A/E Design-Bid-Build Fee
Just about every construction project includes the services of professional architects and engineers (A&E).
Those services range from the preparation of plans and specifications to inspection and supervisory services during actual construction. Atone time, there was no authority to hire a private architect to prepare plans for a public building. 21 Comp. Dec. 336 (1914). Today, the United States Code is dotted with statutes authorizing the government to contract for A&E services. Among the more important provisions are 40 U.S.C. § 3308 (General Services Administration), 10 U.S.C. §§ 4540(a), 7212(a), and 9540(a) (Army, Navy, and Air Force, respectively); and 38 U.S.C. § 8106(b) (Veterans Affairs Medical Facilities).
A/E Contracting Services by 40 U.S.C. §§ 1101–1104, 155
Contracting for A&E services is governed by 40 U.S.C. §§ 1101–1104, 155 which prescribes a negotiation procedure based on competence as well as price. In this regard, section 1101 provides: “The policy of the Federal Government is to publicly announce all requirements for architectural and engineering services, and to negotiate contracts for architectural and engineering services on the basis of demonstrated competence and qualification for the type of professional services required and at fair and reasonable prices.”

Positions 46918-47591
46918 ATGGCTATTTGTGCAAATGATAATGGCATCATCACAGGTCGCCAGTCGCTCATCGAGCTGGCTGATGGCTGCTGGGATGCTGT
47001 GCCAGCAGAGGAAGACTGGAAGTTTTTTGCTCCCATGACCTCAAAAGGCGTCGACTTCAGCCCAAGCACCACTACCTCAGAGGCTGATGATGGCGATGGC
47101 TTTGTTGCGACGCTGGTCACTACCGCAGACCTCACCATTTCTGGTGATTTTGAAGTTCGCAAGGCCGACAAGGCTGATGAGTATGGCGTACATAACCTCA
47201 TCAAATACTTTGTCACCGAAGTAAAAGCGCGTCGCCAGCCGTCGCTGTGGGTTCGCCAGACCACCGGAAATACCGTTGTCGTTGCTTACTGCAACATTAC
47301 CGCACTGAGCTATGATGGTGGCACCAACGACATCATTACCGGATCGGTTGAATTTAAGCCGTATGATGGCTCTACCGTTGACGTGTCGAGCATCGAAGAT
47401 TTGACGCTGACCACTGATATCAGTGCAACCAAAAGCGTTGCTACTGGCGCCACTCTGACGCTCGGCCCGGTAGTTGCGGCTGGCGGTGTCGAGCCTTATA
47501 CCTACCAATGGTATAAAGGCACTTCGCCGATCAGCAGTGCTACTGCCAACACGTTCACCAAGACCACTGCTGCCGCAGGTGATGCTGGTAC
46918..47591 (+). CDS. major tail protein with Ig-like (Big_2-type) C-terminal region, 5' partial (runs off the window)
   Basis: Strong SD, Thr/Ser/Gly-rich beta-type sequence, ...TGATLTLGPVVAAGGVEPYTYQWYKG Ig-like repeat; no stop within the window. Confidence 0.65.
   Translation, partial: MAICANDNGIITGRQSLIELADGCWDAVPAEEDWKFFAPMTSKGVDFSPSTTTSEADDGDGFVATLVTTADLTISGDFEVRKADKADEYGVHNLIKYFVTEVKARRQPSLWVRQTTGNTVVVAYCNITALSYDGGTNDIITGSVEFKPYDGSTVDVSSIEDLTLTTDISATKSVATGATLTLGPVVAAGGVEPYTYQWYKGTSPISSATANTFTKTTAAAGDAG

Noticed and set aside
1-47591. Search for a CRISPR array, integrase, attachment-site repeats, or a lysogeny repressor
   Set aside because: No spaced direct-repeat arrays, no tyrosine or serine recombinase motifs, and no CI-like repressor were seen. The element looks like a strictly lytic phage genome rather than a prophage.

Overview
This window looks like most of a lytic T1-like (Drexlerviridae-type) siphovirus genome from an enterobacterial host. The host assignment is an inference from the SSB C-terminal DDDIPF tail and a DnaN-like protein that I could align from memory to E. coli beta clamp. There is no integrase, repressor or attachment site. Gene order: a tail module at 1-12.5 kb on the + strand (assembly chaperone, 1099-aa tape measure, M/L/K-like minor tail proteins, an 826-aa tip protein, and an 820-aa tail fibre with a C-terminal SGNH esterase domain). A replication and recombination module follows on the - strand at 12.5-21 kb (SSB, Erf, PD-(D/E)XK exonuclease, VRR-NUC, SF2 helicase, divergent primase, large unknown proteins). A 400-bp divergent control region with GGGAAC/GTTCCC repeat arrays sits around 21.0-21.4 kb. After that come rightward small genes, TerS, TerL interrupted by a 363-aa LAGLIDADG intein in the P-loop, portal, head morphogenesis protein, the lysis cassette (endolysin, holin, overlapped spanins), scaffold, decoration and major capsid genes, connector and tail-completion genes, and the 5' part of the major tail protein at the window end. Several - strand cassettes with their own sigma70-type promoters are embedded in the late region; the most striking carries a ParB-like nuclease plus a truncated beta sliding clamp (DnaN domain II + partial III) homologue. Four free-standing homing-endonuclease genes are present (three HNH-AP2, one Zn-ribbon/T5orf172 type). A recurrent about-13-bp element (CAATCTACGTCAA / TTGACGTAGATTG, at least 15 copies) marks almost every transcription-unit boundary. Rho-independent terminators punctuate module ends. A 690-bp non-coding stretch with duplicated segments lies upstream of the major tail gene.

A/E Two-phase Selection Procedures
The Clinger-Cohen Act of 1996, Pub. L. No. 104-106, div. D, § 4105, 110 Stat. 186, 645–49 (Feb. 10, 1996) (often referred to as the “Federal Acquisition Reform Act of 1996”), authorized “two-phase” selection procedures for “design-build” acquisitions. These procedures, codified at 10 U.S.C. § 2305a and 41 U.S.C. § 253m, authorize the use of two-phase selection procedures for entering into a contract for the design and construction a public building, facility, or work. The conference report on the Act indicates that this provision was “not intended to modify the Brooks Architect-Engineers Act [40 U.S.C. §§ 1101–1104].” H.R. Rep. No. 104-450, at 966 (1996). Consequently, the two-phase approach represents an alternative to the “design-bid-build” procedures in 40 U.S.C. §§ 1101–1104.
Fair and Reasonable Prices
“At fair and reasonable prices.” In order to keep “fair and reasonable” from becoming excessive, a series of statutes imposes a percentage ceiling on A&E fees. Civilian procurements are governed by 41 U.S.C. § 254(b), enacted as part of the Federal Property and Administrative Services Act of 1949.
A very similar provision, governing procurements by the armed forces, is found in 10 U.S.C. § 2306(d). The fee limitation of 41 U.S.C. § 254(b) applies to all civilian A&E procurements unless expressly exempted. E.g.,46 Comp. Gen. 183, 189–90 (1966) (ceiling applies to A&E services procured under authority of what is now 38 U.S.C. § 513); B-152306, Jan. 5, 1967 (limited exemption under 22 U.S.C. § 296). By its plain terms, 41 U.S.C. § 254(b) applies where A&E services are used even if they are only a minor part of the overall contract. Fluor, 64 Fed. Cl. at 479–82. 158. The limitation in 10 U.S.C. § 2306(d) applies to the Coast Guard and the National Aeronautics and Space Administration as well as the military departments. 10 U.S.C. § 2303. The A&E fee limitation statutes — 41 U.S.C. § 254(b), 10 U.S.C. § 2306(b), and the three armed forces statutes, 10 U.S.C. §§ 4540, 7212, and 9540 — apply to all contracts regardless of type, cost-plus as well as fixed-price. 46 Comp. Gen. 556 (1966); 46 Comp. Gen. 183 (1966); B-115013-O.M., Apr. 28, 1953.